I think by now we all know that if our credit cards are stolen, by all means, call the bank. The bank manager or teller is sort of like the neighborhood cop. If you're in trouble, that's who you go to.
Well, almost always.
As you'll see in a moment, in this week's look at unusual credit card crimes, in very rare instances your bank may be the last place you want to go. And now while you read this, I'm going to curl up in the fetal position and drink heavily, since red is apparently blue, and up is down. Or maybe I'll just stick with root beer. Our last story clearly shows that drinking and even thinking about credit cards can be a disastrous combination.
Credit card thief works at a bank
Apparently, Jason Wade Nickle decided that his paycheck wasn't substantial enough, and that he would need to moonlight as an identity thief. Nickle, an employee (former employee by now, I'm sure) of Regions Bank in Charlotte County, Fla., was recently arrested for ordering credit cards in three customers' names and then charging $7,445 to their accounts, according to a Sep. 13 report in the (Sarasota) Herald-Tribune.
Nickle allegedly had the credit cards mailed to himself at the bank and then used the credit cards in ATMs at banks, gas stations and a drug store.
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The bank, said the Herald-Tribune, is planning to reimburse the customers. Gee, you think?
You're never too old…to steal
The Oregonian reported on Sep. 13 that a woman left her purse or some sort of bag on a chair in a Portland hospital waiting room and stepped away for a few moments, and that's when, allegedly, John Carnes, 75 years old, seized his opportunity to take her credit card. Within 15 seconds, judging from the security camera, he was able to grab her credit card and walk away. Afterward, he made his merry way to the hospital cafeteria.
And before you think, "Well, maybe this 75-year-old, who is probably living on a fixed income, just lost his head for a moment because he was so hungry," while that may or may not be true, authorities soon learned that he has done this before, fairly recently, at not just hospital waiting rooms but schools and churches.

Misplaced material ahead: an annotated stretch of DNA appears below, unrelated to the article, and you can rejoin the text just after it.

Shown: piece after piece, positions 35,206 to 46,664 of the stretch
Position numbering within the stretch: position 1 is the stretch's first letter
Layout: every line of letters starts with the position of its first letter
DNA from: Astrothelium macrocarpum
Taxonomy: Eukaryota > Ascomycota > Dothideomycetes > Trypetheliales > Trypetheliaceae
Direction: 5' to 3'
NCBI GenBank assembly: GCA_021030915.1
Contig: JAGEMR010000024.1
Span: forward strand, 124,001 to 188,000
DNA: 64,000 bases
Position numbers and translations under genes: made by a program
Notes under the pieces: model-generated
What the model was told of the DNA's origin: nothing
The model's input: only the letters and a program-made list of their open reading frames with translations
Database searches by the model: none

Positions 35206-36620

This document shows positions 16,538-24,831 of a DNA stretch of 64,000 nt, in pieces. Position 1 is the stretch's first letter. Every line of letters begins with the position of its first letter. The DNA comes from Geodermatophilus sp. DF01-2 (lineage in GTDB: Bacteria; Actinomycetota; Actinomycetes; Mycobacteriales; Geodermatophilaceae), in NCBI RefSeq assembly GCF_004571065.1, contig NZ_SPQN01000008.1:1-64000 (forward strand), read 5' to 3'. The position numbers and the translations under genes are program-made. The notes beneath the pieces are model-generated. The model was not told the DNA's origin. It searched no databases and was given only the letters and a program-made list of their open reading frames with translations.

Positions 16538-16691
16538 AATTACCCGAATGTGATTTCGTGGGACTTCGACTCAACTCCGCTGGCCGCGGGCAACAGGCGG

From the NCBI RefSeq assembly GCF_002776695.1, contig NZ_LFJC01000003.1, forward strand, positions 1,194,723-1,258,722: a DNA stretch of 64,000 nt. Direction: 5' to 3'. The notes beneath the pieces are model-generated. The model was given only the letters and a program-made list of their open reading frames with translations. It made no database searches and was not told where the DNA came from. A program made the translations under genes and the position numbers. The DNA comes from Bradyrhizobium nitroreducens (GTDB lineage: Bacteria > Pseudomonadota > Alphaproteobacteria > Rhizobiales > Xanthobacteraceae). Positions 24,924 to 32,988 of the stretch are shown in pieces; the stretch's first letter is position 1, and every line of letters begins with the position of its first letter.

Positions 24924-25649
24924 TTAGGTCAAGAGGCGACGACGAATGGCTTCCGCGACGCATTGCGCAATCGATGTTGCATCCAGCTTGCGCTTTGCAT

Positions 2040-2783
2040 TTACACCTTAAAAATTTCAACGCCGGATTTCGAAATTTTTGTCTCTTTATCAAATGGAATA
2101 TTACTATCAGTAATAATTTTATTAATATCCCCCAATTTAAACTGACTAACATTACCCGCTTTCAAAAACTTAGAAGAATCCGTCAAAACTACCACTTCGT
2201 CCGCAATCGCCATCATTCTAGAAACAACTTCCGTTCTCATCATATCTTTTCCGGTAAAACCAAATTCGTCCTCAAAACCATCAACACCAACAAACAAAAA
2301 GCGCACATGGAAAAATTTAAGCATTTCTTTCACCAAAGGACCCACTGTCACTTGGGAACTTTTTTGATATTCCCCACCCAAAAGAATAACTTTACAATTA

It also gets more difficult to be sympathetic because Carnes reportedly has a long criminal career of identity theft. Still, it's always nice to see someone who refuses to let something as silly as age get in the way of what they enjoy doing, and in this case, he clearly enjoys stealing identities. I guess that's, um, something positive out of all of this. Remember, folks, age is just a number.
But this is even more heartwarming
Sure, they were breaking into a home, but isn't it always nice to hear about a father spending some quality time with his boys?
WTNH Channel 8 reported Sep. 14 that a father and his two sons were arrested in Tampa, Fla. for a burglary that went down in August in Woodbridge, Conn. Michael Coons, 47, and his two sons, Steven and Dillon, 22 and 19, were arrested for burglary, larceny, credit card theft, illegal use of a credit card and conspiracy. In a nutshell, they broke into a house and stole credit cards and other valuables, not knowing the resident was still inside and wisely hiding from the crooks. Then they evidently fled to Florida, where surveillance footage helped police catch them.
Anyone eat at McDonald's lately?
If you've patronized a McDonald's restaurant in Monticello, Minn., particularly in July or August, authorities advise you to check your credit card statement.
The St. Cloud Times ran a story on Sep. 13 about a juvenile staff member of McDonald's who probably won't be earning any employee of the month placards. This youth was allegedly collecting credit card information for a larger organization with one of those electronic skimming devices. McDonald's is cooperating with the sheriff's office, which reports that most of the victims have been white women, in case this helps anyone right now thinking, "Hey, I was in Minnesota recently…"
Beer and stupidity don't mix
Let's just say, for the sake of argument, that you, the reader, were going to go into a bar and after three beers, pretend that you were an FBI agent. And then you told the bartender that someone was going to come into the bar later with an AK-47.
What would you do next?
Would you come to your senses, apologize profusely for your comments and tell the bartender that it was the liquor talking?
Or would you pay for the three beers with your credit card and then be on your merry way?
According to the Pittsburgh Post-Gazette on Sep. 15, Joseph Liparulo allegedly took that second route, and thus, having given his identification to the bartender at the Helmet Heads Bar and Grill, Bethel Park, Penn., it wasn't long before the police showed up at his home. Liparulo reportedly confessed that he did identify himself as an FBI agent but insisted he said nothing about an AK-47. Police, in any case, found no weapons at his place.
Liparulo is all of 21 and is now looking at charges of making "terroristic threats," impersonating a public servant and engaging in disorderly conduct. Considering that this is his first year of being able to legally drink, he is not exactly off to a great start. If found guilty, instead of going into bars, he may be behind bars.
The original article can be found at CardRatings.com:
Credit card crime: When the bank teller is the bank robber